The Spiritual Life of An Atheist

May 6, 2012

Spiritual Life of An Atheist: Animal Consciousness

I read lots of books about consciousness.  We humans take a great deal of pride in the fact of our unique consciousness.  We privilege our particular consciousness above that of all the other sentient creatures we share Earth with.  This is true of scientists and religious adherents alike.  From a scientific perspective, we are not just aware but are aware of our awareness and have used that exponent to craft a picture of the origin and scale of the Universe.  We are a way that the Universe has come to know itself.  Beautiful fact.

But while I am a great appreciator of human consciousness and its cumulative, collective powers, I’m less sure it deserves the exalted throne we give it.  My reluctance may stem from having taken the childhood game of “if you could be an animal, what animal would you be” to heart.  To this day, I love richly imagining the interior experience of other animals.  Favorites include an African elephant in a herd, with a thickened hide, ears that can pick up low-register vocalizations from miles away, huge, clumsy, dangerous feet, and a trunk that can caress, grasp, smell, breathe, and squirt water down my back and the back of my calf.  Yes, African elephants don’t have complex language, can’t do calculus, know nothing of the Big Bang, and probably can’t even recognize themselves in mirrors.  But to be honest, I might trade all of that for the lived experience of being an African elephant.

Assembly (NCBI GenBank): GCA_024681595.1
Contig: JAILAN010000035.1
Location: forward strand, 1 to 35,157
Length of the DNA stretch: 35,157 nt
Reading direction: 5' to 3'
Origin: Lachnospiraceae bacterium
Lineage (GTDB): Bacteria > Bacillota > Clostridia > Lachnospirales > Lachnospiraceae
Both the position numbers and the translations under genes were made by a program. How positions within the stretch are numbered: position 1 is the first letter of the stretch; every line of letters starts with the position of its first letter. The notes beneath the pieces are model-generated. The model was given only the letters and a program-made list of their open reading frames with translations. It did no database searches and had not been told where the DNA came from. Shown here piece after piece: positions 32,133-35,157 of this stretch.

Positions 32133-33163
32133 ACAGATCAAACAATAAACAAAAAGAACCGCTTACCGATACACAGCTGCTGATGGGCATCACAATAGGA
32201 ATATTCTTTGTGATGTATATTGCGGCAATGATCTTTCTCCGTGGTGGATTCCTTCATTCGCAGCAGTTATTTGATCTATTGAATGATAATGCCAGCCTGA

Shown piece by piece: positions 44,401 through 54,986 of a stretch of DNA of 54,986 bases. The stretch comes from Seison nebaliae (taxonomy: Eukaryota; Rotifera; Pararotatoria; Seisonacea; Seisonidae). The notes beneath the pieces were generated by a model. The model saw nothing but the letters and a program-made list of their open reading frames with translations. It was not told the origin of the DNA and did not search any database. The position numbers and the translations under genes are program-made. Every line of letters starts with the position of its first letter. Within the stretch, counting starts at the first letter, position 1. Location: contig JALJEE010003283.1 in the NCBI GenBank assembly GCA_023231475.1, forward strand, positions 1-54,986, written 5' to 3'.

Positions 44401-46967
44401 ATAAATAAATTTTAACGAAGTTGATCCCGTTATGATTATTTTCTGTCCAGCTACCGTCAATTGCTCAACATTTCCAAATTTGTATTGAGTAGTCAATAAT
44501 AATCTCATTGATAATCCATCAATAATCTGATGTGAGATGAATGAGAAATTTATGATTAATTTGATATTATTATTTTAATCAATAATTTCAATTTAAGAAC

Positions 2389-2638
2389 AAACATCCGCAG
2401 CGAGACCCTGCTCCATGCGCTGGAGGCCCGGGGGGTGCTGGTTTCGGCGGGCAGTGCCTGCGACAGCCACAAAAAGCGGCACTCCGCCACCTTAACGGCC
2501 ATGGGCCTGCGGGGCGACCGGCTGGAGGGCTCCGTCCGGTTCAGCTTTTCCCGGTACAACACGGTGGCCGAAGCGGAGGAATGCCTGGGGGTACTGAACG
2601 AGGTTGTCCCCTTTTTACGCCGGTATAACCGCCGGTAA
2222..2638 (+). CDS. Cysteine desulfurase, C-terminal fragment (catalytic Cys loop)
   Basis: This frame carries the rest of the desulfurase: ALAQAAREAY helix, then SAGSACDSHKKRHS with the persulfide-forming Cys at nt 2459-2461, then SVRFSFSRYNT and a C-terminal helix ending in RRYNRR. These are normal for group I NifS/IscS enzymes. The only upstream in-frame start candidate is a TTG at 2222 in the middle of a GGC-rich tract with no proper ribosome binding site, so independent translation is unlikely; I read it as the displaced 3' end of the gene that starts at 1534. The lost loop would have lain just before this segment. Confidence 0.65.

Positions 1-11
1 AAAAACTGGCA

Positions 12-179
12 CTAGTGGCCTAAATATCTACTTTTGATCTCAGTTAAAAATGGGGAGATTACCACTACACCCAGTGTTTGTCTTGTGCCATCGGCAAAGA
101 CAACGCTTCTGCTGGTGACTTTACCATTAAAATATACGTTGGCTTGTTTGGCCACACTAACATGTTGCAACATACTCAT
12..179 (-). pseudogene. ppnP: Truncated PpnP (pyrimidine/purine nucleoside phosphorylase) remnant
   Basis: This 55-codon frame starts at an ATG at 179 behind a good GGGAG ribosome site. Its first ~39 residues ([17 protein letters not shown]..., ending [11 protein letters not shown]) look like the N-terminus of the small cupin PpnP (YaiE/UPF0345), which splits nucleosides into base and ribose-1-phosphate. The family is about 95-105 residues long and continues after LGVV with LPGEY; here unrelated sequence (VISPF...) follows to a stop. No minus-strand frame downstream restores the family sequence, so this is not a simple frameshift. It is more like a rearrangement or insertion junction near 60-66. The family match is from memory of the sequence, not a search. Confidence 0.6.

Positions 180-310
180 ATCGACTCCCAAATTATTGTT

Elephants not your cup of tea.  How about dolphins?  If you need more specificity–I’ll pick spinner dolphins.   Living in pods, flying in the ocean, seeing sonically, continually chirping at each other, breaching the ocean surface to twirl, torpedoing after fish.  Kind of think a spinner dolphin’s phenomenal experience might beat having grammar, calculus, and a Big Bang theory.

And how many of us have come back from a hard day’s work to our lounging, contented, well-cared for dog companions and sincerely thought, “Well, that’s the life!”?

The fact is that there is an ancient, shared animal consciousness.  This is why we can experiment on rats so successfully.  This ancient consciousness may not be exponential but it is valuable to the animals who possess it, providing them with vivid sensory experiences and feelings about those experiences.  Yes, except for us, they didn’t develop sophisticated cultures or tool use or testable theories of existence.  But who wouldn’t, at least as a child, have considered living a day in their gargantuan feet, elegant fins, or pedicured paws a privilege?


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